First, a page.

Why Doesn’t Planned Parenthood Do Mammograms? No Money in It

Opinion   |   Keith Riler   |   Oct 24, 2012   |   10:59AM   |   Washington, DC

President Barack Obama, Planned Parenthood President Cecile Richards, and countless supporters have claimed again and again that Planned Parenthood provides mammograms. President Obama did so in the second presidential debate, describing the “millions of women all across the country who rely on Planned Parenthood for . . . mammograms.”

The problem is the mammogram claim is untrue, as was just cleverly highlighted by “Schedule Your Imaginary Mammogram Day,” a phone campaign that found no Planned Parenthood clinics capable of breast cancer screening. Planned Parenthood has neither the license nor the machines. The most the abortion giant has ever done is refer women to outside mammogram providers, filling the role of the Yellow Pages or Google.

Yet the claim is persistently made, despite its falsehood, in order to rebrand Planned Parenthood not as the abortion business it is, but instead as a health care provider.

Key to that health care narrative is the claim that Planned Parenthood provides substantial cancer-screening services, such as mammograms. (Apparently the pap smears Planned Parenthood really does administer are insufficient fodder for the narrative.)

Why doesn’t Planned Parenthood just offer mammograms? Doing so would do real good while saving their public defenders from credibility diminishing lies.

The answer may lie in what economists call the “contribution margin.” The contribution margin of each procedure is the marginal profit per unit of sale and thus the amount each procedure contributes to the coverage of fixed costs (such as executive compensation) and to profits.

The problem for Planned Parenthood—which thinks and acts much more like a business than most people realize—is that mammograms are much less profitable than the relatively lucrative procedure of abortion.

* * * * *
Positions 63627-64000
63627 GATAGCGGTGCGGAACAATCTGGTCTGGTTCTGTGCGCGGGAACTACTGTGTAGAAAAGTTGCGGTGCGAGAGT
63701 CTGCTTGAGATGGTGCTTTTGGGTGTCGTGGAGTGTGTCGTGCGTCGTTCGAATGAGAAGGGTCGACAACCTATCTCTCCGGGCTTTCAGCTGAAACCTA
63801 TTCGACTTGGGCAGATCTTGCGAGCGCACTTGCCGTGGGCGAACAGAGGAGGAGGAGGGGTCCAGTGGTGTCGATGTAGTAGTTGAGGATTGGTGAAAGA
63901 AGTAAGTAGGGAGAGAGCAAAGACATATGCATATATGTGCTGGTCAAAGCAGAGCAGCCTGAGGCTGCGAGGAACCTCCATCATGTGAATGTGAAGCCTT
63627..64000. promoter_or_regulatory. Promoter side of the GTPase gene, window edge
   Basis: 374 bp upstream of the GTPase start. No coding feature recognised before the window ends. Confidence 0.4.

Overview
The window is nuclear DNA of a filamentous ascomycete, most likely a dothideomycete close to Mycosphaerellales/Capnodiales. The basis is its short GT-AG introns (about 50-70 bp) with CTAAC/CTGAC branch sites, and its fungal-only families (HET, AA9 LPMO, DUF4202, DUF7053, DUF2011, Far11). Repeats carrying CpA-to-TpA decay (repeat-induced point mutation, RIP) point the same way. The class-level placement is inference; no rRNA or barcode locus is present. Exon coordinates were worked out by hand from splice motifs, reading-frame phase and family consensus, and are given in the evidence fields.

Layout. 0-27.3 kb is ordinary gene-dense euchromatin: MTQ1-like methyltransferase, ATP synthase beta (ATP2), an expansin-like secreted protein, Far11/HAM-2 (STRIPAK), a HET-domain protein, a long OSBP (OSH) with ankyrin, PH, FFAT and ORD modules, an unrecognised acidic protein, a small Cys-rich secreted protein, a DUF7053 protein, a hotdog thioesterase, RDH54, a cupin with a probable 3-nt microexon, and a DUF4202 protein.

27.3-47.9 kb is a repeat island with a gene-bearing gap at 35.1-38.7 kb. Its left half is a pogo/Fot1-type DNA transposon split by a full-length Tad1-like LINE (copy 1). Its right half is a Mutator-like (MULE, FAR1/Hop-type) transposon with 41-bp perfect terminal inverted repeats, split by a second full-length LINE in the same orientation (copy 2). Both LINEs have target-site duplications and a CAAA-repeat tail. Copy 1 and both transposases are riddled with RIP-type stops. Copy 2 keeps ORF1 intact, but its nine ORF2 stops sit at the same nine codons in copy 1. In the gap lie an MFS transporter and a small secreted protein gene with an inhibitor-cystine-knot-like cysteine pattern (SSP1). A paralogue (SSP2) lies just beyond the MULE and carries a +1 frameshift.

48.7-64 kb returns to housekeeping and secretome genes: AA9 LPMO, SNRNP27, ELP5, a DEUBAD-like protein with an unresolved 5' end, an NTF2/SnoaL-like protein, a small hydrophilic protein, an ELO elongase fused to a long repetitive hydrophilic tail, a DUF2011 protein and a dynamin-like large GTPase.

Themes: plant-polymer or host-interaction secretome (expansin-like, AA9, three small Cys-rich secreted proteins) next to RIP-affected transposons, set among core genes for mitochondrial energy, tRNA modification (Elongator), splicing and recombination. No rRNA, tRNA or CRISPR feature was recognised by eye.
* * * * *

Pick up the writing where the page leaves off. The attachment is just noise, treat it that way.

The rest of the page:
In his article “Mammography: Is its success threatened by low reimbursement rates?”, radiologist Dr. James Youker highlights the problem of “low reimbursement rates for mammography and the high cost of complying with the increasingly complex regulations.” A more recent article by Dr. Gillian Newstead documents the problem’s persistence:


The American College of Radiology (ACR) conducted a survey that . . . found that the actual cost to perform a screening mammogram was $93.98. With the typical reimbursement rate of approximately $80, it is clear that the hospital lost money for each screening exam performed.

In the outpatient setting, where the costs can be more controlled, the survey found the cost per mammogram to be approximately $59.00. Nonetheless, it is clear that there are no large profits to be made from screening mammography.

Another economic study . . . found that in all practices mammography had a negative profit margin. The loss for physician full-time equivalent (FTE) was variable between the practices studied but was between $50,000 and $100,000 per year.

Since Dr. Newstead penned her article, digital mammography has replaced older technology. Although digital reimbursement rates are 1.7 times greater than film rates (at $140 per screening), digital machines are three to five times more expensive. Thus, mammography economics have improved little to none.

RadNet, the country’s largest imaging and diagnostic company, comments in its most recent presentation that mammogram volumes have been adversely affected by the economy and a “government taskforce changing the recommended age from 40+ to 50+.” RadNet also comments that it expects “continued pressure from Medicare” on reimbursement rates.